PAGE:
When José Barriga worked as an interpreter in a regional hospital, he regularly saw a cycle of poor health. This disease mainly affected his Latino patients and was caused by the food they ate.
Nutrition, cooking, and daily life were new to many of them in this country. They had arrived here as adults, and the experience was very different than in their home countries. But many still cooked and ate in the same way as at home.
Doctors suggested that patients should avoid their traditional food. But that was not an alternative, even if they agreed in hospital.
At the same time, Barriga realized that something had to change, but perhaps not so drastically.
That was the birth of the Cocinas Saludables program in Chelsea, which is already in its second year. The program is a partnership between Cambridge Food Lab, Chelsea Collaborative, and Healthy Chelsea.Griselda Valesquez is checking out a pack of garlic.
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Complete Change of Diet Is Not Acceptable
"I've found in interpreting that there is a big problem in the communication between doctors and the Latino community," he said. "The doctor thinks you need to change your eating habits. Usually, you suggest cooking brown rice or eating other foods. They have the best intentions, but their language is not very effective. I had recognized a cycle. I saw mothers with diabetes bringing overweight children. The problems that plagued them, for the most part, were either due to the food they ate or to their preparation techniques. It's a huge, serious public health problem in the Latino community."
Trying to Combine the Best of Both Worlds
They want to have their Arroz con Habichuelas and also eat them.
Anais Caraballo of the Collaborative explained that she is excited to organize the course for a second year. Another reason for her is that she sees great value in educating people about how to cook traditional food healthily.
"I think it's an essential aspect to come from Puerto Rico," she said, "It's a great program that helps the community become aware of healthier eating and cooking methods. But at the same time, they can still enjoy dishes with a cultural background that have a place in their diet."
On Monday, Barriga and a group of 10 people met in the Collaborative to talk about food and cooking and how people view nutrition. It followed a trip to Stop & Compare - a loyal partner of the program. There the students walked with Barriga through the corridors to see the ingredients of their traditional dishes.
Equipped with materials from their group and the Barriga Council, they looked at the ingredients they usually buy and the healthier alternatives. In this way, they did not have to give up the food that meant so much to them, but they could also ensure that they were eating healthily.
Focus Adapted to Group Individuality
Barriga said he was adapting the group to the culture. If there are many different Caribbean cultures in the group - such as the Puerto Ricans - he also talks about different ways of cooking, as well as the use of healthier oils in cooking the food.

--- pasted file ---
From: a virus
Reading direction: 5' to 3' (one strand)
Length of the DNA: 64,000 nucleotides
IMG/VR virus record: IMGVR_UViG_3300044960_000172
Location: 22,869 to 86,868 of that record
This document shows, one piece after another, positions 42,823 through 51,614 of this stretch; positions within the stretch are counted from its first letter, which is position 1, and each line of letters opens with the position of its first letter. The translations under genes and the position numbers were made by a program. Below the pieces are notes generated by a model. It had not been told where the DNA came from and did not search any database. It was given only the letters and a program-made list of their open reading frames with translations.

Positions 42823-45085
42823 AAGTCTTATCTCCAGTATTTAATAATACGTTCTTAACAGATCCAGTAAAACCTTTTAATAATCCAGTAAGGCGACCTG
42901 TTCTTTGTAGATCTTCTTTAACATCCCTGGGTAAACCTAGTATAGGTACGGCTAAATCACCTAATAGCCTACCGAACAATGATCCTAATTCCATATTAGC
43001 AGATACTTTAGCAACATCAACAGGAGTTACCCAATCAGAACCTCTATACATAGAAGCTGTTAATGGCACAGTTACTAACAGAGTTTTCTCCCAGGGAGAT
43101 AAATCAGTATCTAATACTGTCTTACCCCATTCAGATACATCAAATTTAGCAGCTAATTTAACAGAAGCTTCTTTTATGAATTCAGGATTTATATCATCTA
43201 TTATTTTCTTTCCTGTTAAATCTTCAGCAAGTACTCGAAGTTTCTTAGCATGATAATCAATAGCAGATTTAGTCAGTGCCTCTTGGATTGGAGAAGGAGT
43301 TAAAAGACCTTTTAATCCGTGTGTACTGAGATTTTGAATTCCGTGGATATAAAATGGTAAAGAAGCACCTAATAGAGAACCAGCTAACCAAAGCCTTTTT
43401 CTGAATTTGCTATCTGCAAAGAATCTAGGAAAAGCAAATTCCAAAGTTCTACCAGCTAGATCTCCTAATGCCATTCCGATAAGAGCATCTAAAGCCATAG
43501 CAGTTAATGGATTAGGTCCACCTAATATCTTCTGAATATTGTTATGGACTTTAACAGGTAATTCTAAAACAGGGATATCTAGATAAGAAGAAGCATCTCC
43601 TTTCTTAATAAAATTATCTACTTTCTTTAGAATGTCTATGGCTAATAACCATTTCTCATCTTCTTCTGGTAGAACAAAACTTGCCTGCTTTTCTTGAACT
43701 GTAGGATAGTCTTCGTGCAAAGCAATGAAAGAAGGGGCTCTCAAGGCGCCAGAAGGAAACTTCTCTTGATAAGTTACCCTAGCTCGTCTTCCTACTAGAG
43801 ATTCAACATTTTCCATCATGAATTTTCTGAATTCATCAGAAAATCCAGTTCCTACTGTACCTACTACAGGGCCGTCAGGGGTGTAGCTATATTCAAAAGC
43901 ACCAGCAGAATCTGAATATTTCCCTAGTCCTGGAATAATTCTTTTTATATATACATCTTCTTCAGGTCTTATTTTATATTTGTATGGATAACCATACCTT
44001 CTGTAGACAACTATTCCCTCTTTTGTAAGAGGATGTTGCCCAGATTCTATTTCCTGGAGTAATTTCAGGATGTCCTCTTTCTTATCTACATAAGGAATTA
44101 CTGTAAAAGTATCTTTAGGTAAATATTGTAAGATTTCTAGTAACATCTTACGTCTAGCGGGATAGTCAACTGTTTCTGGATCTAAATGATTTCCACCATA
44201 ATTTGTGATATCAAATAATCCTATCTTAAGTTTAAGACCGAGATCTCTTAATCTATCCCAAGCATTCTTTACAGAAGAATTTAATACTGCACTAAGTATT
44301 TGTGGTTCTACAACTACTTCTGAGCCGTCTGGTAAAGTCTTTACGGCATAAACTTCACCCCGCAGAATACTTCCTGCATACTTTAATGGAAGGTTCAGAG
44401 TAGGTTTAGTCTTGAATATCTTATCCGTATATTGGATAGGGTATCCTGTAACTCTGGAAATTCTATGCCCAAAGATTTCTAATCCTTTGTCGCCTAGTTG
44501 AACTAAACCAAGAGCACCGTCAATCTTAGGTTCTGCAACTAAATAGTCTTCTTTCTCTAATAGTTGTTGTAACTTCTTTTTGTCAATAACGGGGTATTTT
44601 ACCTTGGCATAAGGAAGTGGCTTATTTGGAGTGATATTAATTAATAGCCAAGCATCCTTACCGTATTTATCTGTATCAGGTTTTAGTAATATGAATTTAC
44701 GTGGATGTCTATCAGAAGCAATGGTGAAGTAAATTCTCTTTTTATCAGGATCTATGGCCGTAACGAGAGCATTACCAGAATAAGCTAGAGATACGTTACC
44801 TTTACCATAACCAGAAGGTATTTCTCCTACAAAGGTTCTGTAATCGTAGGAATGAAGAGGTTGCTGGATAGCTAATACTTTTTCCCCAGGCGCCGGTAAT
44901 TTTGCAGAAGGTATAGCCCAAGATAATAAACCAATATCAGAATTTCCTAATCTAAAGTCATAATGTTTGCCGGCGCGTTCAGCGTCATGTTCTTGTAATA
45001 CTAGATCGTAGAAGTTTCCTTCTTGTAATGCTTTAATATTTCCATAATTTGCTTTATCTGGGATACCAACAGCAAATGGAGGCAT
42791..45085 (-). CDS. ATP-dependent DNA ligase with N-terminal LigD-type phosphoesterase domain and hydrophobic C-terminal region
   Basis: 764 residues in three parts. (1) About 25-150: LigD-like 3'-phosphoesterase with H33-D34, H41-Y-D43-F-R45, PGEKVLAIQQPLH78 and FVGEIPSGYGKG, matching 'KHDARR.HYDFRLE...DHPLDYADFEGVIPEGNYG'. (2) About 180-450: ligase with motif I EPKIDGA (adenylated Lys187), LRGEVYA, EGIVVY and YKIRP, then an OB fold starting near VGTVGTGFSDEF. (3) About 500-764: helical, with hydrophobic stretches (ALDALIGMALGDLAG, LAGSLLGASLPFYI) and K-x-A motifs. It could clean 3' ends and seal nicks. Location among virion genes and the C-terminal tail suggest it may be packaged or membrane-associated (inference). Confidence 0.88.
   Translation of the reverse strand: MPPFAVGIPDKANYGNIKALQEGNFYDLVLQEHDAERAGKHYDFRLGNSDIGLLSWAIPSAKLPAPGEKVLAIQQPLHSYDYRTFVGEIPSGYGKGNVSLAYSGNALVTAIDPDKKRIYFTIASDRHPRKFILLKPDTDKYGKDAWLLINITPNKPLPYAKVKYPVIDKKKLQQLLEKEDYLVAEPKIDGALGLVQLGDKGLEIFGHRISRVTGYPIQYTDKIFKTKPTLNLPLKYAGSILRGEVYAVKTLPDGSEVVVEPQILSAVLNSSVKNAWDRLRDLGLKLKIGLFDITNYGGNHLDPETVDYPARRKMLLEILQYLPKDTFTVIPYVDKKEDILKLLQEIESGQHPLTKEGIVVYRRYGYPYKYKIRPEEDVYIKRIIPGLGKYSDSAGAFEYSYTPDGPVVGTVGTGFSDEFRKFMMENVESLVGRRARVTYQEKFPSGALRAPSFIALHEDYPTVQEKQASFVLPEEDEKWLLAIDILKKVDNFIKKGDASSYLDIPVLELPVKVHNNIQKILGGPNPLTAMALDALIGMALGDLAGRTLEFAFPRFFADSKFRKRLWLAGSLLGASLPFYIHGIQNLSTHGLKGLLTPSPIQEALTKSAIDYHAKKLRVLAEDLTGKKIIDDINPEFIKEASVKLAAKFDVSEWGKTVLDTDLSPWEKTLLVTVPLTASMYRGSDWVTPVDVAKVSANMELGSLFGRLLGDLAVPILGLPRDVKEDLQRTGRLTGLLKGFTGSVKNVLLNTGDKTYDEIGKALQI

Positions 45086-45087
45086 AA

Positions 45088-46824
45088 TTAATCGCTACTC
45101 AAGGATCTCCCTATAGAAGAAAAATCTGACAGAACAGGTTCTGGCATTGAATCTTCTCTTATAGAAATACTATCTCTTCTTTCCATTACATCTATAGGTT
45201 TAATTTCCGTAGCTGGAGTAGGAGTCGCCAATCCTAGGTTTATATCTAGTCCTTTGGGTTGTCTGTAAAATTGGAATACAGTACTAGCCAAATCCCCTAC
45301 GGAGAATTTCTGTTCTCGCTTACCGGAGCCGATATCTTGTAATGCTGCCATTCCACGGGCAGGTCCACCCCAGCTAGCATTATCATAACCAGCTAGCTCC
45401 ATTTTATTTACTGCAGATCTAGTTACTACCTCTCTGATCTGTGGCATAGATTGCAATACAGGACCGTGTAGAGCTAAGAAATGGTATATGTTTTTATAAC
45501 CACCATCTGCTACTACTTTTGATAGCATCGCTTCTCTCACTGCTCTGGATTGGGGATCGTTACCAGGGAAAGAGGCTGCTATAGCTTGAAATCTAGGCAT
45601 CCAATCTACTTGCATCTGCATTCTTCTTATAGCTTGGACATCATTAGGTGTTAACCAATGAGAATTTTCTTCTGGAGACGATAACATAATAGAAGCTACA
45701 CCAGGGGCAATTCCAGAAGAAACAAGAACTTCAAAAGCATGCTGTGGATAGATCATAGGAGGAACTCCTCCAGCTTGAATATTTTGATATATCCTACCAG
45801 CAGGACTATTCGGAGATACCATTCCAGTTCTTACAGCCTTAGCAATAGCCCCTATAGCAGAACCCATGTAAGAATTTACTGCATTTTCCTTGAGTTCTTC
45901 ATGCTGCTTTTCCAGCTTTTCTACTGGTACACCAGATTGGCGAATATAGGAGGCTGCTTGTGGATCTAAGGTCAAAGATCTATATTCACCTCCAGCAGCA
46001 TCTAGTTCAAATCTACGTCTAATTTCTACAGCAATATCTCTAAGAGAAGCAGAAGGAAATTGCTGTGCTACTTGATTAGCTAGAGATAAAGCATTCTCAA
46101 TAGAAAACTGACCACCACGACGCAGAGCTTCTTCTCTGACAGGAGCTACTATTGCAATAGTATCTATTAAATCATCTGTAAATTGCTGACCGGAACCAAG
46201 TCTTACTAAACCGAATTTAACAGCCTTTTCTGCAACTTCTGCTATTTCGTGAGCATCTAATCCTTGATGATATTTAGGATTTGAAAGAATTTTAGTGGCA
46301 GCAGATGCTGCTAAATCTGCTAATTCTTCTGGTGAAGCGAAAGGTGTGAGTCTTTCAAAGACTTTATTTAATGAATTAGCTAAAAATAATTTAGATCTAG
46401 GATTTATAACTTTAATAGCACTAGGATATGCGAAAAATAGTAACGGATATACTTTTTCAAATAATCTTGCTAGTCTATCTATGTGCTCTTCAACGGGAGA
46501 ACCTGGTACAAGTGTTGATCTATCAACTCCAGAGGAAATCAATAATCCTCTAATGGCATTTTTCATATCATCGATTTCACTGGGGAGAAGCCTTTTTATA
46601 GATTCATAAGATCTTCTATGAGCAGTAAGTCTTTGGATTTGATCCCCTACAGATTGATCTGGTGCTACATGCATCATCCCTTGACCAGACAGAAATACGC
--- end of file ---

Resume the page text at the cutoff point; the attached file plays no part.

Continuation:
"The Caribbean community is a fried food that is a constant in the Caribbean diet," he said. "My proposal is not to offer 100% healthy alternatives. If you come and say that you have to change everything you eat, people will not. I offer them a few changes that will help their overall health in the long run. Thereby I try to be realistic. For the Caribbean chefs, I say they should occasionally do without fried food. They should try to fry more to consume less oil."
Another problem is that many people who have just come from outside the United States arrive and find food cheaper and more accessible. For example, a family in El Salvador can only eat meat once a week. In the US, however, they find that they can eat it seven days a week, which they do.
"If you grow up poor and food was problematic, come to the US - and the food is plentiful," he said.
Physical Activity Is also More Limited
Many people have practiced a similar diet in their home countries, but they often had to walk or cycle many kilometers every day to complete simple tasks. This active lifestyle and different climate have helped to regulate nutrition.
Once here in Chelsea, they are far less active and find a climate that is inhospitable for them six months a year.
"I call this the food culture conflict," he said. "They have no cars in many Latin American countries. They run or cycle when they have to go somewhere. People come here and become overweight because it is very comfortable. They go everywhere, and there is a lack of physical activity - an important symptom of being overweight."
Next Monday, Cocinas class students collect the rest of their ingredients and cook traditional food with the right touch.